The benefits of applying optimization techniques to marketing are multiple: enhanced ROI, better adherence to customer contact policies, and improved overall operational efficiency.

  • Return on Investment:  Increasing your targeting effectiveness results in higher response rates, improved channel effectiveness, and reduced spending on campaigns. The math-based approach offered by marketing optimization techniques produce results that are superior to rules-based or segmentation approaches when it comes to prioritizing marketing offers.
  • Contact Strategy: Complex customer contact policies are required to avoid over-saturating customers and violating your organizations corporate governance requirements. Marketing optimization techniques can eliminate uncoordinated and conflicting communications while accounting for customer risk, advertising exposure and house-holding to ensure that customers are receiving the best possible set of communications across every channel.
  • Organizational efficiency: Marketing optimization techniques can show where and how changes in channel usage, target customer segments, campaign budget, and other constraints will affect the business, and highlight financial opportunities and unused capacity.

The complexity of direct marketing has expanded rapidly in recent years, particularly with the growth of digital marketing channels. Hospitality companies today have to make difficult decisions about targeting the right customers with the right offers while staying within budget and channel capacities, all without cannibalizing future sales or saturating customers with too many messages. That is a lot to manage, particularly when multiple campaigns from one company might also be competing for customers’ attention. Marketing Optimization can efficiently help marketers determine who to contact with which campaigns in a complex marketing environment where customers could qualify for multiple or competing offers.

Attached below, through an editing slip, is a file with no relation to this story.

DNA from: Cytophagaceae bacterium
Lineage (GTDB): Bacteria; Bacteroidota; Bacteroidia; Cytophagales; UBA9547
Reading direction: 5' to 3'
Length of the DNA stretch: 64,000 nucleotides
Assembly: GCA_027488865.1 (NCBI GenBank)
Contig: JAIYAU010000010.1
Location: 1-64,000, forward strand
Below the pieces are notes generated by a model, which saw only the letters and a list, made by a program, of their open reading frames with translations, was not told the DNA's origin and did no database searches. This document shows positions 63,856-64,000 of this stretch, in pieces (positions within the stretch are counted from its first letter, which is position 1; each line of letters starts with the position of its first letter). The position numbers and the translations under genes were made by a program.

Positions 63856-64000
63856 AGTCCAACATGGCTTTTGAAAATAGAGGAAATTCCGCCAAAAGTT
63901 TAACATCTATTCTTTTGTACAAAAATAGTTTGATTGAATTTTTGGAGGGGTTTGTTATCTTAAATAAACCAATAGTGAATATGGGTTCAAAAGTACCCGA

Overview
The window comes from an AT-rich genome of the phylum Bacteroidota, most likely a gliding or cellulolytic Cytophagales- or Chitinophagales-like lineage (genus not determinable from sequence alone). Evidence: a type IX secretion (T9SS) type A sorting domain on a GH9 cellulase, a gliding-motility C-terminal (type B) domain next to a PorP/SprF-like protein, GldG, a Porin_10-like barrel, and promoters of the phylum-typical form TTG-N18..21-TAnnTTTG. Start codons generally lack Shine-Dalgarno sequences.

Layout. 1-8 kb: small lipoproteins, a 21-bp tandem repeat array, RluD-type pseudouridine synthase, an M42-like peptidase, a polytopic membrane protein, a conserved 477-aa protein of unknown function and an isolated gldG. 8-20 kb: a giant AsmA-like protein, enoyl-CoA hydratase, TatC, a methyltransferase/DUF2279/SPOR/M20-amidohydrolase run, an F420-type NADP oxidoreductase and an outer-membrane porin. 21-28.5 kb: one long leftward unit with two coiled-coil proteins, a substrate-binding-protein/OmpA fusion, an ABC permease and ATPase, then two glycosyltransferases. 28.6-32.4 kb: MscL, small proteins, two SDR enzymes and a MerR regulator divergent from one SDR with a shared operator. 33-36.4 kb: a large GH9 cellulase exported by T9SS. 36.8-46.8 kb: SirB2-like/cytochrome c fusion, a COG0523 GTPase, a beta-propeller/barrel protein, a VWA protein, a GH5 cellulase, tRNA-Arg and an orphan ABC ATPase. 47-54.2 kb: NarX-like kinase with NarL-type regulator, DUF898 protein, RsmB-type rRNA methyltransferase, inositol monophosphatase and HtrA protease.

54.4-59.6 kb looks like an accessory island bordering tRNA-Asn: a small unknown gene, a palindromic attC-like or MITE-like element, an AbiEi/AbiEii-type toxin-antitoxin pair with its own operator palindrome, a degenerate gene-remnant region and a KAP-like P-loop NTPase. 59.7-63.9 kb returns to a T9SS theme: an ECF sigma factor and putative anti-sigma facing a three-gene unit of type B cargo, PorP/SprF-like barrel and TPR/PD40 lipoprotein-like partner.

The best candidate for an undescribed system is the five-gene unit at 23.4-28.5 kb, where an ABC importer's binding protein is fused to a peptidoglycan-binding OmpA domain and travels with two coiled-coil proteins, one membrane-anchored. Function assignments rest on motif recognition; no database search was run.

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  1. […] to digital marketing in her two posts “Forecasting digital outcomes for hospitality” and “Streamlining tough choices: Applying an optimization approach to hospitality marketing”.   […]

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    We’re hospitality industry specialists at SAS, the world’s leader in business intelligence and analytical software. We’ve partnered with The Center for Hospitality Research at Cornell University to find solutions to hospitality industry challenges. In this blog we will leverage the existing knowledge of the faculty, existing research and the experience of industry peers to answer the questions that hospitality executives face every day. Questions regarding topics such as revenue management and price optimization, social media analysis, sustainability, patron/guest lifetime value optimization, labor planning and marketing automation and optimization.